Introduction: Pulp polyp (PP) is a chronic hyperplastic condition resulting in formation of granulation tissue and proliferative mass. The radiographic appearance of PP has innumerable presentations. Diagnosing and treatment planning of periapical lesions, heavily relies on the radiographic changes surrounding the root structures. Objective: To evaluate different radiographic periapical changes in clinically detected PP patients. Materials and Methods: Patients reporting to Department of Oral Medicine and Radiology and who were clinically diagnosed with PP by an oral diagnostician were subjected to radiographic examination. Digital intraoral periapical radiographs of 50 patients with PP were taken. Various periapical changes in the digital radiographs were recorded by a skilled oral radiologist. The data obtained was subjected to statistical analysis using SPSS ver 17.0 and P-value was set at <0.05 as significant. Result: Periapical changes like periodontal space widening (PDLW), loss of lamina dura, periapical abscess, periapical granuloma, hypercementosis, condensing osteitis and root resorption were noted. Periodontal space widening was seen in all patients (100%), loss of lamina dura was noted in 72%, periapical rarefying osteitis in 56%, condensing osteitis in 8%, hypercementosis, periapical granuloma, and root resorption were seen in 4% of PP patients. Majority of PP were asymptomatic (66%). Pulp polyp was commonly seen in mandibular first molar followed by mandibular second molar and maxillary first molar. Statistically significant difference was noticed between periapical changes in PP patients (P value <0.0001). All PP patients showed definite periapical changes suggesting it to be a periapical lesion. Conclusion: Pulp polyp is confined to the pulpal portion of the tooth which, may or may not cause changes in periapical region. The results of the present study showed that majority of the PP patients were associated with definite periapical changes. This observation suggests that clinically detected PP are radiographically associated with definite periapical changes suggesting it to be a periapical lesion.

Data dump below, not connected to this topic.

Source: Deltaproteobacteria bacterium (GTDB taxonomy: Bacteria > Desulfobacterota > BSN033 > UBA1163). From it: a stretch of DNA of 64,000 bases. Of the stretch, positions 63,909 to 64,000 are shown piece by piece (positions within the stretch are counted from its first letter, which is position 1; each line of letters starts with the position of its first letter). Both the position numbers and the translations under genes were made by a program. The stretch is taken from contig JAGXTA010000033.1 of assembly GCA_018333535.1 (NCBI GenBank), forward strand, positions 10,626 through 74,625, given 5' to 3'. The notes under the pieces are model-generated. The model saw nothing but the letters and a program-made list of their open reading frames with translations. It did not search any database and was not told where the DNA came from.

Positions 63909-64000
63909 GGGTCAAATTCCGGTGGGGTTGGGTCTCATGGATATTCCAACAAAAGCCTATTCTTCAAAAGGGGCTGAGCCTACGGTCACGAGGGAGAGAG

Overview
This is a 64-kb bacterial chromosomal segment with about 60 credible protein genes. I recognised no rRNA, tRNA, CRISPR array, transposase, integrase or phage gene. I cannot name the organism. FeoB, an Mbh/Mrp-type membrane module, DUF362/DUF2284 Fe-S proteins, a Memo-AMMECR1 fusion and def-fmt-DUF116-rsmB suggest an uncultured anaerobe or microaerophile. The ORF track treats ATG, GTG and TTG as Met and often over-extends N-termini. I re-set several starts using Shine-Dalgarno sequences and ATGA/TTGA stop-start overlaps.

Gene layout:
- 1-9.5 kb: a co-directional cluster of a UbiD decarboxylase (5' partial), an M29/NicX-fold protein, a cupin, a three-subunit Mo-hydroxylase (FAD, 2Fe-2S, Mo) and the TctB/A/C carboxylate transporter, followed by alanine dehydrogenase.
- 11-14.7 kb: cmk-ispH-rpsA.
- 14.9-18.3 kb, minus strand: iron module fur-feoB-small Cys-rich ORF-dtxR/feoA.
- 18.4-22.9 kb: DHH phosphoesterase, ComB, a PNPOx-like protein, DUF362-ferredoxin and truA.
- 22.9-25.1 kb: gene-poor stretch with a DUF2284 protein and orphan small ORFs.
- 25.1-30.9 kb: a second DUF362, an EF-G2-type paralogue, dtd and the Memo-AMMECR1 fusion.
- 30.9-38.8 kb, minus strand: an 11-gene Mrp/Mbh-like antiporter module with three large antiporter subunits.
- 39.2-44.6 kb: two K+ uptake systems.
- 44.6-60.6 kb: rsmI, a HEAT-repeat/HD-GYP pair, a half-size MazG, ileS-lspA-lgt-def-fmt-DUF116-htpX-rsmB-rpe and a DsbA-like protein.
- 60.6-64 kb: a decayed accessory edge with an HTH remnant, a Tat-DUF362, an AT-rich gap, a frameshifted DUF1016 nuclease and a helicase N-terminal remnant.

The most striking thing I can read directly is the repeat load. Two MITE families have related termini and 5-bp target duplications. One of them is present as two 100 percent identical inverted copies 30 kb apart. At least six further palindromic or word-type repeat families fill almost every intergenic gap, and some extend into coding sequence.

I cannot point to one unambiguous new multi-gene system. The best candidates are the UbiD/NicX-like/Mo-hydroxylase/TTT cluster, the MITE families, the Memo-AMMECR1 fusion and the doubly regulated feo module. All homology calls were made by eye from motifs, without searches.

6,900 734 -
Xerostomia: An overview
Jitender Reddy Kubbi, Loka Ravali Reddy, Lakshmi Srujana Duggi, Harisha Aitha
January-March 2015, 27(1):85-89
Xerostomia is a subjective sensation of dry mouth with objective evidence of decreased salivary flow. It is a multifactorial condition which increases the risk of oral diseases and has a significant effect on the person's quality of life. So, these patients need special care for maintenance of oral and general health. We, being oral health care professionals, it is our responsibility to diagnose and treat the condition accordingly using a multidisciplinary approach. This paper enlightens the etiology and management of xerostomia.
  3,081 787 -
Oral submucous fibrosis in children: Report of three cases and review
Tulasi Lakshmi Duggirala, Manjula Marthala, Ashalata Gannepalli, Sanjay Reddy Podduturi
January-March 2015, 27(1):105-111
Oral submucous fibrosis (OSMF) is a chronic, insidious, generalized, and debilitating condition of the oral mucosa predominantly encountered in South-East Asian countries. Oral submucous fibrosis is etiologically linked to the consumption of the areca nut in flavored formulations or as an ingredient in the betel quid chewed by the communities in these countries. The sweet supari, in their multicolored attractive pouches, is the most common chewed product in children. It is considered a harmless mouth freshener and therefore is consumed in larger amount and is kept in the mouth for a longer time and swallowed by the ignorant children. Factors involved in the consumption of sweet supari are levels of awareness, household environment, peer pressure, low cost, easy availability, etc. Here, we report three cases of OSMF in a 9-year-old girl, 13-year-old boy and a 15-year-old girl and literature review.
  3,393 451 -
A lateral cephalogram study for evaluation of pharyngeal airway space and its relation to neck circumference and body mass index to determine predictors of obstructive sleep apnea
Sandeep Kaur, Shalu Rai, Abhishek Sinha, Vikas Ranjan, Deepankar Mishra, Sapna Panjwani
January-March 2015, 27(1):2-8